Fighting Sugar Addiction - Good and Bad Carbohydrates At War|
Author: Cindy Lewis
Copyright 2006 Cindy Lewis
When did we all start counting carbs? After all, a basket of bread has long been the first dish to circle the dinner table. And how long have potatoes, rice and pasta been favorites in every meal?
Whether it's home fries with your eggs, rice with your beans, or a big plate of spaghetti, we love carbs and many people find themselves addicted to sugar.
Some researchers believe our society is paying the cost for all those carbs with diabetes on the rise and folks just getting fatter and fatter. If that's not confusing enough, some researchers are telling us that there are good carbs and bad carbs. So which is which?
Although the USDA maintains a food guide pyramid with 6-11 servings of bread, pasta, rice, and cereal at the base, diet gurus are shouting cut the carbs - particularly the bad ones, and America is apparently faithfully paying attention.
In a recent SG Poll on low-carb diets, 81% said they were following a low-carb diet. Skeptics may call it a fad, but the industry of low-carb eating is well established and getting bigger.
Are they wrong? Is it a money making scam?
They're definitely raking in the cash, but scientifically, it all comes down to what scientists came up with 20 years ago called the glycemic index (GI). Here's how it works:
When you eat carbs, your body converts them from starches to sugar molecules, which are either burned or stored. The faster carbs are broken down by the digestive system, the quicker your blood sugar will go up thus the higher the GI.
For example, white bread breaks down rapidly, while apples take a little longer. The theory is that when your blood sugar shoots up quickly, your metabolism is affected. The body then responds with a surge of insulin, which causes the sugar to be stored in muscle and fat.
A hormone that normally tells the body to burn it's stored fuel, is inhibited by the high sugar. Your blood sugar then decreases dramatically, leaving you hungry again in just an hour or so.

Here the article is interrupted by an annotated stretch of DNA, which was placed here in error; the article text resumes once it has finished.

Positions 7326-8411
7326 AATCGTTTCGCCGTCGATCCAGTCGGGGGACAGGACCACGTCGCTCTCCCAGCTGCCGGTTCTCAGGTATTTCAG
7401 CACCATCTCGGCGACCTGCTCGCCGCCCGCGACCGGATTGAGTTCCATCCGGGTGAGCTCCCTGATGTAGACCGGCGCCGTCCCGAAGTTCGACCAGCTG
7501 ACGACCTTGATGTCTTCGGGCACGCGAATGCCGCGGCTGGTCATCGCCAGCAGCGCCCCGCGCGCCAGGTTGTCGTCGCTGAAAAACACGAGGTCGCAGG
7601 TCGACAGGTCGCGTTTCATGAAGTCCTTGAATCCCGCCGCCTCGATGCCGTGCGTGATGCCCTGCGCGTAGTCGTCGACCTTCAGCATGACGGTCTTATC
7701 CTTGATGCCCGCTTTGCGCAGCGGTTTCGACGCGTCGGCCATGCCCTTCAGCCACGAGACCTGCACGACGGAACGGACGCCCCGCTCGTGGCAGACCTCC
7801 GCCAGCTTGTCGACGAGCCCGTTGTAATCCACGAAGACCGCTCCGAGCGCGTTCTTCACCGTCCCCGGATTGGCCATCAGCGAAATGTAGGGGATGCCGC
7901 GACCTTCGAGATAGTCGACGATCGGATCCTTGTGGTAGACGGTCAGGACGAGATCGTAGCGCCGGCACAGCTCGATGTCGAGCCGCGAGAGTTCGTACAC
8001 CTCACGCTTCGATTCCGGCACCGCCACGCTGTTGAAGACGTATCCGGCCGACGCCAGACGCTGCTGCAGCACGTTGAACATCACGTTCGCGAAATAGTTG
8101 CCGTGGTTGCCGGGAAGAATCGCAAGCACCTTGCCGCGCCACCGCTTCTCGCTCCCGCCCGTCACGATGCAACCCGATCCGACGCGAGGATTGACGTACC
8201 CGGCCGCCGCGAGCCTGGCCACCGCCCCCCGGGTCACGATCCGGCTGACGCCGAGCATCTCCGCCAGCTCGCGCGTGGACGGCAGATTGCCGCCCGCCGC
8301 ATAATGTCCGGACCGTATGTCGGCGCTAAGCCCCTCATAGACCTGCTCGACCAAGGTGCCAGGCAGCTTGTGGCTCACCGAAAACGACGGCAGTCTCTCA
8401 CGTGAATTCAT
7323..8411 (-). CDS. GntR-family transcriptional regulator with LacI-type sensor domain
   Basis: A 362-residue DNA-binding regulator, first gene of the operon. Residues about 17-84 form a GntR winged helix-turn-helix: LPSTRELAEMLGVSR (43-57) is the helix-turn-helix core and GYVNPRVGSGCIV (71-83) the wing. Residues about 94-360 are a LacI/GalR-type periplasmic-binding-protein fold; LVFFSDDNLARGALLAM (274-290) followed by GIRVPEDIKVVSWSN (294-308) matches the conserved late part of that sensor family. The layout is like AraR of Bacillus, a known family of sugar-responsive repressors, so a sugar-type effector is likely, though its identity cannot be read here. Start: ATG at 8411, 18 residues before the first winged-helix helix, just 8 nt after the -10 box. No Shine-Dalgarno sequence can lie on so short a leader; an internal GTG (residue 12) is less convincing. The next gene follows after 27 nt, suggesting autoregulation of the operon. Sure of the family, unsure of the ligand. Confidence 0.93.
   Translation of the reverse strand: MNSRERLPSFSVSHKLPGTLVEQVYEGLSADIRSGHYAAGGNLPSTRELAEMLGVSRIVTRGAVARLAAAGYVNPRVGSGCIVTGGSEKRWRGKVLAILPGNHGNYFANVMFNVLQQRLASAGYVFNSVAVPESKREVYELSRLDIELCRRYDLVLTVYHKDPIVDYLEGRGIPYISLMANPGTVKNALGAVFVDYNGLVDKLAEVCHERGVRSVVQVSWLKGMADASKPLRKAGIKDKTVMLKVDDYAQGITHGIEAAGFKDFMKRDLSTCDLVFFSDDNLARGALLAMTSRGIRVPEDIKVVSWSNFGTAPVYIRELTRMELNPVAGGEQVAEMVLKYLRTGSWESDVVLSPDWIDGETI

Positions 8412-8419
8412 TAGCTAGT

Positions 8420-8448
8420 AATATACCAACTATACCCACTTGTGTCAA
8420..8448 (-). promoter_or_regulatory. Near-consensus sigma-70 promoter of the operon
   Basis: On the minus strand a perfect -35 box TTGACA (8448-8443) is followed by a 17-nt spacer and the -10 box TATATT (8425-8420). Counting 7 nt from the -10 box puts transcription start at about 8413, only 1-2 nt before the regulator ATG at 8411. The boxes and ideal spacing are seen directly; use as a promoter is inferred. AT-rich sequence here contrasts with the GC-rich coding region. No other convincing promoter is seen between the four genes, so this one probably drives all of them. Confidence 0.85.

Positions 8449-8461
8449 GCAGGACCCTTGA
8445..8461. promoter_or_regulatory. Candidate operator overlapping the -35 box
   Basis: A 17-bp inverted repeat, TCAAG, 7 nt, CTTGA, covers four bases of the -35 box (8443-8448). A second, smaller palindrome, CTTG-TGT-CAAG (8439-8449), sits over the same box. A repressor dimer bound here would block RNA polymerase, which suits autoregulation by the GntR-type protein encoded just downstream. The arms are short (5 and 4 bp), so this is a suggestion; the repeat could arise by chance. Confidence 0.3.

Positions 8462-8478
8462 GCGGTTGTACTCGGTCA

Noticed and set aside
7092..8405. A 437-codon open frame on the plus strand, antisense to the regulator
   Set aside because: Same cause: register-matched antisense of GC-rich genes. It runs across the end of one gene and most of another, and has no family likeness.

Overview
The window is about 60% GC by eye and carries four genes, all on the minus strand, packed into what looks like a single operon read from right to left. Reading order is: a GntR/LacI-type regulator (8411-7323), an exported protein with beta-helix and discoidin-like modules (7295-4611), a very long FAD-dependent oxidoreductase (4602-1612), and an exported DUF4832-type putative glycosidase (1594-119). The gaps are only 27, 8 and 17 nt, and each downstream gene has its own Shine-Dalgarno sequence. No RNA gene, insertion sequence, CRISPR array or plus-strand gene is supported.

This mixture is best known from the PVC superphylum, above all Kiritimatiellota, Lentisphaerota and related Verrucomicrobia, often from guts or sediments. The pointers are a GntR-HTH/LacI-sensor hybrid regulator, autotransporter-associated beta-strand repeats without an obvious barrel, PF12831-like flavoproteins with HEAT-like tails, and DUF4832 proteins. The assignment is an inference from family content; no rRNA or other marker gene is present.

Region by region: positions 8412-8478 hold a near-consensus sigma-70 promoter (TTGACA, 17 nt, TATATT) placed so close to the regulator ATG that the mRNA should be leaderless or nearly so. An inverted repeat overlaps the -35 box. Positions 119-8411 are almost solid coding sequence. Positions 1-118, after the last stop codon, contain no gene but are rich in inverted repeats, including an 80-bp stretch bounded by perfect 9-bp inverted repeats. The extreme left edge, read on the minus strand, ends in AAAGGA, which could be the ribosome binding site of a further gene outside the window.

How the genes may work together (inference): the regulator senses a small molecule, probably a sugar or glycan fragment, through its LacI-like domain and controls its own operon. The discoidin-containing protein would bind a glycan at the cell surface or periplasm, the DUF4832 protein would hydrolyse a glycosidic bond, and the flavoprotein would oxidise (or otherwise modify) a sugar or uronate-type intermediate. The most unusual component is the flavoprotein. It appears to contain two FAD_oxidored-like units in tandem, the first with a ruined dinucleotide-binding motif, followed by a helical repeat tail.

Sounds simple? Not, really. GI only measures the carbohydrate in food. So the GI can be deceiving. For example, a carrot has a high GI, but contains little carbs. Despite the high GI, the blood sugar is hardly affected. That's where glycomic load comes in, which is the GI multiplied by the amount of carb in a serving. A carrot has a glycomic load of 3 and a baked potato is 26.
It will probably take more time and more extensive studies to prove this theory and convince some of the more traditional nutritionists.
At this point, the American Diabetes Association (ADA) nor the American Heart Association recommend following the glycemic index as a weight-loss program. The ADA does agree that different foods have different glycemic responses, but they believe that first priority should be given to the amount of carbs consumed instead of the source of the carbs.
It should also be mentioned that research does not reflect what the glycemic responses are in combinations of foods, only single foods. Most people have more than one food on their plate at mealtime.
The bottom line is that highly refined foods, like sugared cereals, white bread and the like, are generally horribly bad carbs. Good carbs are raw, unprocessed foods like pears, oatmeal and the like.
Even while the nutritionists fight over the details, it is still a great idea to avoid the bad carbs and embrace the good carbs. It makes for a healthy lifestyle.
Living sugar free doesn't have to be boring, at first it may take a little more creativity to stay satisfied but the longer you go without feeding your sugar addiction, the easier it is to stay fit. The best part is that you can start now and be on your way in no time at all.
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More from Cindy Lewis on her gourmet sugar free recipes can be found at www.501sugarfreerecipes.com as she shares her good sense diet and weight loss tips that took took her from overweight and unhappy to fit and trim.